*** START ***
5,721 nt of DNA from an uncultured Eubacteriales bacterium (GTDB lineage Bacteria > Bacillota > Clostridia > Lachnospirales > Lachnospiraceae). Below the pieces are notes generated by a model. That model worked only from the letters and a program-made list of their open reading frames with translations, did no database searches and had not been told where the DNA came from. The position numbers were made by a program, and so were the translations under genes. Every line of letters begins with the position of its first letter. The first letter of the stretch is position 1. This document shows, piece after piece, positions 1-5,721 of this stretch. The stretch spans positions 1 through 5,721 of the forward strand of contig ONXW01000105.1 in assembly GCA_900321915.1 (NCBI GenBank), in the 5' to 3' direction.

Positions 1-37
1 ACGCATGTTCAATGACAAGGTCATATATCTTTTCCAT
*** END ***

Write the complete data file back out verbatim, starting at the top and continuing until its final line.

5,721 nt of DNA from an uncultured Eubacteriales bacterium (GTDB lineage Bacteria > Bacillota > Clostridia > Lachnospirales > Lachnospiraceae). Below the pieces are notes generated by a model. That model worked only from the letters and a program-made list of their open reading frames with translations, did no database searches and had not been told where the DNA came from. The position numbers were made by a program, and so were the translations under genes. Every line of letters begins with the position of its first letter. The first letter of the stretch is position 1. This document shows, piece after piece, positions 1-5,721 of this stretch. The stretch spans positions 1 through 5,721 of the forward strand of contig ONXW01000105.1 in assembly GCA_900321915.1 (NCBI GenBank), in the 5' to 3' direction.

Positions 1-37
1 ACGCATGTTCAATGACAAGGTCATATATCTTTTCCAT